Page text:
Anarchy in the U.K., indeed -- such was the ultimate goal for the fiercely political British punk band Conflict, a group fueled by its hatred of Thatcher's England, the media, the military, and the general status quo of late 20th century life. Conflict played its first gig in 1981 led by vocalist Colin Jerwood, who would remain one of the group's few constants throughout its fluid existence. Much more permanent was the group's political agenda, which was already firmly ensconced by the release of their 1983 debut It's Time to See Who's Who; songs took on topics like Vietnam, nuclear arms, and vegetarianism. The animal liberation movement, which would remain one of Conflict's central concerns throughout their career, returned to the fore on the next year's Increase the Pressure, with its cover art's focus on the Save the Seals fight.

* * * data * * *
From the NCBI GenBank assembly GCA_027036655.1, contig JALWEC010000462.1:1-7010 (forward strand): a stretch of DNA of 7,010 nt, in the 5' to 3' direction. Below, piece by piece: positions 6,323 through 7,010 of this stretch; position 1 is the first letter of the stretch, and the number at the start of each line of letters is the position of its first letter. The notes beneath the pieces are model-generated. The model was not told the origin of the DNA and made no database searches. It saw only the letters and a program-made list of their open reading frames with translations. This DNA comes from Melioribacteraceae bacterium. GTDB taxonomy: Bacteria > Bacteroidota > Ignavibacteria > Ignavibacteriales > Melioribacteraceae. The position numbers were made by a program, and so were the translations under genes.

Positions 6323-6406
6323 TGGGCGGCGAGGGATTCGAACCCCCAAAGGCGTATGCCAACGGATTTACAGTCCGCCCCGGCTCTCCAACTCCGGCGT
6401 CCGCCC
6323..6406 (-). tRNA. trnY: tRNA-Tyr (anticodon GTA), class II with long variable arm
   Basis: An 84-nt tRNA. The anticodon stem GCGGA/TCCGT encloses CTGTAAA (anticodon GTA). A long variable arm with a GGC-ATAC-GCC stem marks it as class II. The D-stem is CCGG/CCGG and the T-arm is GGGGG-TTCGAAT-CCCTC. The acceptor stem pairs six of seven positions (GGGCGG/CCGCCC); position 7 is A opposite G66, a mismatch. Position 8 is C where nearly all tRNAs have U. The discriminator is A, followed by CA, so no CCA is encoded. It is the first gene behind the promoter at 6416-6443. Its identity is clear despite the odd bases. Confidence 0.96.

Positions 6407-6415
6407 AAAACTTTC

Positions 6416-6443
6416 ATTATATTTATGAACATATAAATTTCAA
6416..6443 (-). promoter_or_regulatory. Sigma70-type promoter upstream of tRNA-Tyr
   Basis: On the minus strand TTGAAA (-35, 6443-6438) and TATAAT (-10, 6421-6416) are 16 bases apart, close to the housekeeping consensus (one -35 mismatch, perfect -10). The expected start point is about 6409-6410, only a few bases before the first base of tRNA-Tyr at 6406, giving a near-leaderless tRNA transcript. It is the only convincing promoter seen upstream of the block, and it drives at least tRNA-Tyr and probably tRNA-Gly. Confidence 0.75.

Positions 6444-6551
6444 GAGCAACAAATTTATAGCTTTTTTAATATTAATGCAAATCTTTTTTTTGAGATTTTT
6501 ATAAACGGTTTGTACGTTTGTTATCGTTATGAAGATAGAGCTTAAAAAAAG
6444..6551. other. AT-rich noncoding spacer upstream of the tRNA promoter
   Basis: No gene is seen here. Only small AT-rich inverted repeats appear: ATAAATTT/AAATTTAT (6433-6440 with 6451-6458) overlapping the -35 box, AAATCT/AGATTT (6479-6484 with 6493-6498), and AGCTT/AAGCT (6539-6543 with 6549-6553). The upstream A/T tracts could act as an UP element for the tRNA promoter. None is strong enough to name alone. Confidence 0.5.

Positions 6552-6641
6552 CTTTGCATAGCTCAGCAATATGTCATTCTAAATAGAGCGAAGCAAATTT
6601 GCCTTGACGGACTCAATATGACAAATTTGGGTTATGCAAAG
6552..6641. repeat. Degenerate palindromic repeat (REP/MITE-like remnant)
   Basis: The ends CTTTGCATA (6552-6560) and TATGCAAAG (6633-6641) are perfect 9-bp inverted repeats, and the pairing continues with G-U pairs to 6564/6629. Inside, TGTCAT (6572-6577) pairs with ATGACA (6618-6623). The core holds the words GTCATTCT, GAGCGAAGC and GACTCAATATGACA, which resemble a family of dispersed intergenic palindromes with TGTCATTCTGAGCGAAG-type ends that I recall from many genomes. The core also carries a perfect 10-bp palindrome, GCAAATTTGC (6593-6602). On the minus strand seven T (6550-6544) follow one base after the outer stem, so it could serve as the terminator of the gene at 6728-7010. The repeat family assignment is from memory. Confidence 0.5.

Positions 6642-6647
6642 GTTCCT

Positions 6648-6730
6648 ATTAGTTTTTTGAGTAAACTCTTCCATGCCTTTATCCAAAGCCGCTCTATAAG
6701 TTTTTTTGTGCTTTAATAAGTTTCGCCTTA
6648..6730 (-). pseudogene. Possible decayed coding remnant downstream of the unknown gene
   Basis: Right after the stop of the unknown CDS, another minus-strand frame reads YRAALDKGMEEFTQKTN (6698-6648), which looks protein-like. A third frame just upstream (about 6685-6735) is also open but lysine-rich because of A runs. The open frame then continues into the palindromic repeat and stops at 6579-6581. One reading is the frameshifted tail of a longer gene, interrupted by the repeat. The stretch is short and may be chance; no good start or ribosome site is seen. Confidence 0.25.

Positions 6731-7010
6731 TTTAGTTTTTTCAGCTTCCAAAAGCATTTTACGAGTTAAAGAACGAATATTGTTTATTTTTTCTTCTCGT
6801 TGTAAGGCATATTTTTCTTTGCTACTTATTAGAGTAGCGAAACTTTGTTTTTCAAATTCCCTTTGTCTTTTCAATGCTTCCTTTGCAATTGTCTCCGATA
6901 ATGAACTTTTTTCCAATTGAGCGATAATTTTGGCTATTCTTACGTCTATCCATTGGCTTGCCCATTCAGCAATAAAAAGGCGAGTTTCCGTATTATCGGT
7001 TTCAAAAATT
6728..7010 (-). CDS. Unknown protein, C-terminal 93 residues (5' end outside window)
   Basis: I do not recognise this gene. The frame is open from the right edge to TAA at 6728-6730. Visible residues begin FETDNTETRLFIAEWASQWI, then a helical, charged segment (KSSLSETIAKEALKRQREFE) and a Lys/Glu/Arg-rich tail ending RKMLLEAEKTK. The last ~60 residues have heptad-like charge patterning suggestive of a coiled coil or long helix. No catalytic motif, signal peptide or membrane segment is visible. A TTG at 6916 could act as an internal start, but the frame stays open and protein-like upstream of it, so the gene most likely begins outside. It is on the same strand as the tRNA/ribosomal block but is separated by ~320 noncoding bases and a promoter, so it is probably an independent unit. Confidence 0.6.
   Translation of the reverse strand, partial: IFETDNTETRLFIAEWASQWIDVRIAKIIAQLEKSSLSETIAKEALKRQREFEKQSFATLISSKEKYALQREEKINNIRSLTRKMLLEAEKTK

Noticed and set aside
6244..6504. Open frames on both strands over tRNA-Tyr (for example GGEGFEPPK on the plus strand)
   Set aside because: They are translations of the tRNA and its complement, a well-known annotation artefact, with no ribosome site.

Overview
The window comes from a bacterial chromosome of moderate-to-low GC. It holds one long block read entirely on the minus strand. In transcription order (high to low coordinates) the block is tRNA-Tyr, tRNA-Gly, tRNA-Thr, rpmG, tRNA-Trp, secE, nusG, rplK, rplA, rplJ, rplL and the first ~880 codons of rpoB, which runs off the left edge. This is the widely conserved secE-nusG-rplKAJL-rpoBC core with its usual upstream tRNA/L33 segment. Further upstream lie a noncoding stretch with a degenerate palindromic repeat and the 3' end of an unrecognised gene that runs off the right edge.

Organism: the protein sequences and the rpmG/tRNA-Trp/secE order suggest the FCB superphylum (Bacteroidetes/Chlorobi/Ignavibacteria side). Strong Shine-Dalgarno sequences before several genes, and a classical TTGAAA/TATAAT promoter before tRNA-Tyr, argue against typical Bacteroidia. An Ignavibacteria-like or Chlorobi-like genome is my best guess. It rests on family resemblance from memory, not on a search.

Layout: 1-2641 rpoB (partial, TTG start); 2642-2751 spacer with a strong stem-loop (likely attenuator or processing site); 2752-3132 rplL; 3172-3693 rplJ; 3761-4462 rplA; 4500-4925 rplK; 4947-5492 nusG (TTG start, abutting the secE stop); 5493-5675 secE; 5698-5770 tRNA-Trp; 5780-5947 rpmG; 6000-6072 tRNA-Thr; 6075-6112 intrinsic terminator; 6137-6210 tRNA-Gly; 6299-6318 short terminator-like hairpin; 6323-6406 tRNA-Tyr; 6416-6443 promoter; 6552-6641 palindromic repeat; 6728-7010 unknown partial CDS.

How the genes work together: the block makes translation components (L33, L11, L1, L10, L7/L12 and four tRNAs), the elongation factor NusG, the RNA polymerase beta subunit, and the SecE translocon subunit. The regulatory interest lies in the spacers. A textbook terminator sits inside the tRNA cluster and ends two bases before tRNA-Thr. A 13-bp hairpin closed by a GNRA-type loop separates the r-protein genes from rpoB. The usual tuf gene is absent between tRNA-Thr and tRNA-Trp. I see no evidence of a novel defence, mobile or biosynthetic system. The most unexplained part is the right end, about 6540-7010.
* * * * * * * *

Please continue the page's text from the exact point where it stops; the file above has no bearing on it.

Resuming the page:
The band's increased political involvement, often in support of unpopular causes, led a number of their concerts to be broken up by the police; a 1987 appearance at the Brixton Academy even ended in widescale rioting (as documented on the live record Turning Rebellion Into Money, named after a Clash lyric). At about the same time, ex-Crass member Steve Ignorant joined Conflict as a joint vocalist. His tenure ended in 1989, the year the band released three different records: The Final Conflict, Against All Odds, and Standard Issue 82-87, a compilation of rare singles and album cuts. After four years of inactivity, Conflict released a single in 1993, followed later in the year by the album Conclusion. The record's title proved premature, however; by 1996, the group was back on tour, in support of a re-recorded, re-titled, and re-issued It's Time to See Who's Who Now. ~ Jason Ankeny, Rovi